Continue Reading FERC Revises Policy for Analyzing Pipeline Return on Equity

Facing criticism that they impede sustainable development, traditional cross-border investor protections are eroding. More balanced stabilization and equitable treatment provisions allow greater discretion to regulate environmental and social impacts. Enhanced due diligence, focused on project impacts, international standards, CSR obligations and regulatory discretion in applicable treaties or investment contracts, can help offset this increased risk.
Continue Reading Eroding Investor Protections: Managing CSR and Political Risk in the Sustainable Brave New World

On March 2, 2020, the Environmental Protection Agency (EPA) proposed its new Multi-Sector General National Pollutant Discharge Elimination System Permit (MSGP), which authorizes the discharge of stormwater associated with industrial activity. 85 Feb. Reg. 12,288 (March 2, 2020). The 2015 MSGP expires on June 4, 2020. The MSGP authorizes stormwater discharges associated with a wide range of facilities and activities, including oil and gas, mining and mineral processing and manufacturing, among other operations.

Continue Reading EPA Proposes New Multi-Sector General Permit for Industrial Stormwater

From California to the South China Sea, uncertainties surrounding offshore oil and gas platform decommissioning regulations and financial obligations pose a significant risk to the environment and to responsible natural resource development. “Rigs to reefs” decommissioning pioneered in the US Gulf Coast provides a model promising reduced costs, a net reduction in environmental impacts and enhanced ecological benefits; welcomed in some jurisdictions and questioned in others, time will tell whether RTR can deliver its promises.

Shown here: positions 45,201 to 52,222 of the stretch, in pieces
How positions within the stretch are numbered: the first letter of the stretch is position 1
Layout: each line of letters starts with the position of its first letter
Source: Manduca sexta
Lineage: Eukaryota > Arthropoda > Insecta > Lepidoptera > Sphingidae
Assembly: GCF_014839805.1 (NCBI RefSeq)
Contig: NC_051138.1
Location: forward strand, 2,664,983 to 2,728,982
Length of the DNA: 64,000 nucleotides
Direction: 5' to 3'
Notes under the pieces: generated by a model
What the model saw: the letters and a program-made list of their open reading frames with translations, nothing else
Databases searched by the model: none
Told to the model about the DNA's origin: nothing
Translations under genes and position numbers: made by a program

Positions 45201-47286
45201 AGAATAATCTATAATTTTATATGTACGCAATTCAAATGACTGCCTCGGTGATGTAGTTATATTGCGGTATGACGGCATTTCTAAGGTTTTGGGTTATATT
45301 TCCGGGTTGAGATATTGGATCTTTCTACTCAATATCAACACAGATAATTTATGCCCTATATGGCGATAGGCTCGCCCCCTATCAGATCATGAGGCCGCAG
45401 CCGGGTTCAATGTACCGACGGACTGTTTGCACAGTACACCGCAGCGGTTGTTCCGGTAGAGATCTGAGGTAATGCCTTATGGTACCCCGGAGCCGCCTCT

Continue Reading Offshore Platform Sustainable Decommissioning – “Rigs to Reefs” Goes Global

On January 9, 2020, the Council on Environmental Quality (CEQ) released its highly anticipated proposed rule to improve its National Environmental Policy Act (NEPA) regulations. The proposed changes would be the first comprehensive amendment of the NEPA regulations since their original publication in 1978. CEQ’s proposed changes are designed to streamline and speed the NEPA review process, clarify important NEPA concepts, and codify key guidance and case law. CEQ’s Proposal is informed by comments it received on last year’s Advanced Notice of Proposed Rulemaking.

Continue Reading CEQ Unveils Long-Awaited Proposal to Improve NEPA Regulations

On January 9, 2020, conservation groups filed a second phase of litigation in the DC District Court challenging the Bureau of Land Management’s (BLM) issuance of over 2,000 oil and gas leases across five western states citing climate change concerns. The groups are requesting that the court, among other things, vacate all 2,000 leases and

Last week, Annie Kuster (D-NH) along with four other Democratic members of Congress introduced a proposed Natural Gas Act (NGA) amendment aimed at banning the use of eminent domain for construction or expansion of interstate natural gas pipeline infrastructure through lands subject to conservation restrictions in favor of, or owned by, non-profit entities or local governments. The proposed legislation is “The Protecting Our Conserved Lands Act of 2019.”
Continue Reading Proposed Legislation Seeks to Block Pipelines From Vaguely-Defined “Conservation” Lands without Considering Adverse Impacts of Re-Routes